By Outi Keränen
The result of Sunday’s parliamentary elections in Finland reflects the continuing appeal of the Euro-Sceptic Finns Party, but also the more pronounced division of the country’s electorate into urban liberals and rural conservatives.
The elections came at a time when the country’s economy is stagnating and consensus within the Conservative-Social Democratic government on the cure for such malaise and on other major political decisions (most notably, the health and social service reform) has been virtually absent. Both parties saw their popular support declining, as the past year was marked by infighting and lack of trust between the coalition partners. The elections signalled a wider discomfort with the left; alongside SDP, the Left Alliance lost two seats in the parliament and was overtaken by Greens as the most popular small party.
The main opposition party, the Centre Party, has achieved a clear victory. Headed by a popular leader, Juha Sipila, much of the party’s support base is in rural areas and in the north of the country. The Centre Party’s election campaign was based on policy proposals such as cutting public borrowing and promoting economic growth through entrepreneurship.
The most important story of the election is, however, the success of the Finns Party (formerly known as True Finns). The Euro-sceptic Finns Party made significant gains already in the previous 2011 elections on the back of the Euro zone bailout packages. At that time, their support increased by 15%, making them the third most popular faction in the country. If one doubted whether the their popularity was merely a short-term fad given the lower than expected vote share the 2014 EU elections, Sunday’s elections proved doubters wrong. With 38 seats in the parliament and 17.6 % of the vote, the Finns Party became the second biggest in the country. The Finns Party have successfully transformed themselves into a key player within the Finnish political architecture.
A closer look at the Finns Party’s support reflects, as an editorial in a leading Finnish daily aptly points out, the growing division of the country into conservative voters in rural areas/small towns, and urban, liberal voters. It is remarkable that support for Keskusta and Finns Party in Helsinki was significantly lower than the national result, while much of the Greens’ support base is in the capital. This raises questions about the perceived winners and losers from European integration and immigration. Such questions are not of course unique to Finland, as the success of UKIP in Britain has demonstrated.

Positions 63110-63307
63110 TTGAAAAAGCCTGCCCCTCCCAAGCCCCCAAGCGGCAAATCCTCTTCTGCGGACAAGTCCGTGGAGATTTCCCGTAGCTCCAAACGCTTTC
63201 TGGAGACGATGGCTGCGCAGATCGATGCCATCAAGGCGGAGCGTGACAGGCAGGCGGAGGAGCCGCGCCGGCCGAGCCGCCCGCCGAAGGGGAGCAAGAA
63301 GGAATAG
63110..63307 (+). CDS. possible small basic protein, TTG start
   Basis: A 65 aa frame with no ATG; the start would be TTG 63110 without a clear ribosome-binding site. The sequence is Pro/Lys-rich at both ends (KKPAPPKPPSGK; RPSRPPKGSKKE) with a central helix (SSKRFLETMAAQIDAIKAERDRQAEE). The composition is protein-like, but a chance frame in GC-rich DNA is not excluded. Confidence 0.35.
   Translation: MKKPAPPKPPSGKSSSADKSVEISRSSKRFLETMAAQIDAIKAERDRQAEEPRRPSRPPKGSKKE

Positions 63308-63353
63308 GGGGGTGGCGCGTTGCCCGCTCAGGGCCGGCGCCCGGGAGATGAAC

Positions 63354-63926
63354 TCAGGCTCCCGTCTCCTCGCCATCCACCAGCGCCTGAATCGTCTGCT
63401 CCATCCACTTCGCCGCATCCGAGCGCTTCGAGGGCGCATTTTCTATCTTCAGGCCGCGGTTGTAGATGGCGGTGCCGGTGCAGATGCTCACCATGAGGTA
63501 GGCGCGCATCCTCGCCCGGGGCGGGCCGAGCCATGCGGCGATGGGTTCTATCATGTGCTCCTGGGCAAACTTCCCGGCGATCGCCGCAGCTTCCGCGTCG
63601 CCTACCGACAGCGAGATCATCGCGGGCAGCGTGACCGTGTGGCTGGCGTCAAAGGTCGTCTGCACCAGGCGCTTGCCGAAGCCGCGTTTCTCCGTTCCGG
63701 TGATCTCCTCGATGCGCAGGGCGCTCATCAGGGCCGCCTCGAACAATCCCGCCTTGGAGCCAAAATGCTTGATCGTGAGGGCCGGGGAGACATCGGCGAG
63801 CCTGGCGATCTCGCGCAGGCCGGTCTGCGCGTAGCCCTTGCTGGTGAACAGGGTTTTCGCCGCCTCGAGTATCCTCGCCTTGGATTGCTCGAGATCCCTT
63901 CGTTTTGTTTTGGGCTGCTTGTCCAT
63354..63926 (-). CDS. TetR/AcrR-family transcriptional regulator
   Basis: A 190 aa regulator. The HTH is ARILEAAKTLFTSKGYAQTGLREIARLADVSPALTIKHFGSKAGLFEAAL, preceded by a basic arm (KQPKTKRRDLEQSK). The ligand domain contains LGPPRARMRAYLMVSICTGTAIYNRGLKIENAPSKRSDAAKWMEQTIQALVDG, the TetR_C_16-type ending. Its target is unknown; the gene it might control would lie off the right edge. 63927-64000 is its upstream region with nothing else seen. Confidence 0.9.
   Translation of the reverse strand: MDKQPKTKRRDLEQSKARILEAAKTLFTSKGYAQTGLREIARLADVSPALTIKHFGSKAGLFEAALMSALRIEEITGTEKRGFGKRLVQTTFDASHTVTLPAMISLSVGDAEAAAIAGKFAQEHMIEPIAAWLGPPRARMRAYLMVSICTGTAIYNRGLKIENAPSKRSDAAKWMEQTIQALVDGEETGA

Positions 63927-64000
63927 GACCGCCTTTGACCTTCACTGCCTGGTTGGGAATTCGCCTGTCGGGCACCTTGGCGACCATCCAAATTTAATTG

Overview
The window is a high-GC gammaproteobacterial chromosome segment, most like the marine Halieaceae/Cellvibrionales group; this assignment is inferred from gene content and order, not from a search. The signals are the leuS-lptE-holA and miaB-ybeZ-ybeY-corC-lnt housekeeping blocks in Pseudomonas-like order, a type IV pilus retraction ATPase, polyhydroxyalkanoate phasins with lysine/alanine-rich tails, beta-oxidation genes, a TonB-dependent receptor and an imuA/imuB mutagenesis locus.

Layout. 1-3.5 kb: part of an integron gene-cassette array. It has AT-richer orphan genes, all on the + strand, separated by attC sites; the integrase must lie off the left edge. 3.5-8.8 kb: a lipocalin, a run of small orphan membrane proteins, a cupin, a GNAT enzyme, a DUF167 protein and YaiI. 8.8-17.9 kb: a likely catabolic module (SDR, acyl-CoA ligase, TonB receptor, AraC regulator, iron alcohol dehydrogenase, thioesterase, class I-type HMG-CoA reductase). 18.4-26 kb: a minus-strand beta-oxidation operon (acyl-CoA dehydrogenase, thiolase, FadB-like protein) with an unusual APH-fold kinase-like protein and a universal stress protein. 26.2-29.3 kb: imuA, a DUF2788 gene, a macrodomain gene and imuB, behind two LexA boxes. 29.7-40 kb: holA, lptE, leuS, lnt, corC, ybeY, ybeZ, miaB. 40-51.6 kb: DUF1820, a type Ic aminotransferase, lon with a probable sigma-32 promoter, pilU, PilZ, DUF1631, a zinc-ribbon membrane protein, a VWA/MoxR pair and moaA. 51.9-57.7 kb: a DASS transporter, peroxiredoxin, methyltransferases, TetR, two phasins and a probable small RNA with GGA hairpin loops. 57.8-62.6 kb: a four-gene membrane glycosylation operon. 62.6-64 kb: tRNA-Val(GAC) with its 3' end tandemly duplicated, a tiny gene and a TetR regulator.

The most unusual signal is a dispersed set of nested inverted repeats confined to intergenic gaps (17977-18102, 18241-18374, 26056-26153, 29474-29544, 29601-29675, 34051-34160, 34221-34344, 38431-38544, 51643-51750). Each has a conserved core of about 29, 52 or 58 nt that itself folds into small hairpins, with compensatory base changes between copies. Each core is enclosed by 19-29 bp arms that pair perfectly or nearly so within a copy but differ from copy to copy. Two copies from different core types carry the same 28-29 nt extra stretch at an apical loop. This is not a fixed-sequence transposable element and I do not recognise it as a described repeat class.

Although the official coalition negotiations under Juha Sipila’s lead will not commence until next week, centre-right government seems to be a likely outcome. Trade unions are keen to see Social Democrats in the governing coalition, but given the party’s weak performance in the polls, many of its members reportedly prefer the opposition. On the other hand, the Finns Party favours a coalition with SDP over the pro-EU National Coalition Party, a factor which may change the coalition negotiation dynamics.
In any event, the Finns Party’s participation in the new government is highly likely. This makes the election result interesting from the point of view of the Eurozone politics. As the second biggest party in terms of number of seats, the Finns Party’s leader Timo Soini is a strong candidate for the Minister of Finance post in the new government. If this will be the case, then an even more uncompromising position on the Eurozone bailout packages can be expected from Helsinki.
Dr Outi Keranen is a Teaching Fellow in International Relations at UCL and has previously lectured at the University of Westminster. She is also a co-investigator on the Euro Crisis in the Press project. Outi’s main research interests are in global governance, conflict and peace studies. She is also interested in Finnish politics and foreign policy.
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Note: This article gives the views of the author, and not the position of the Euro Crisis in the Press blog, nor of the London School of Economics.
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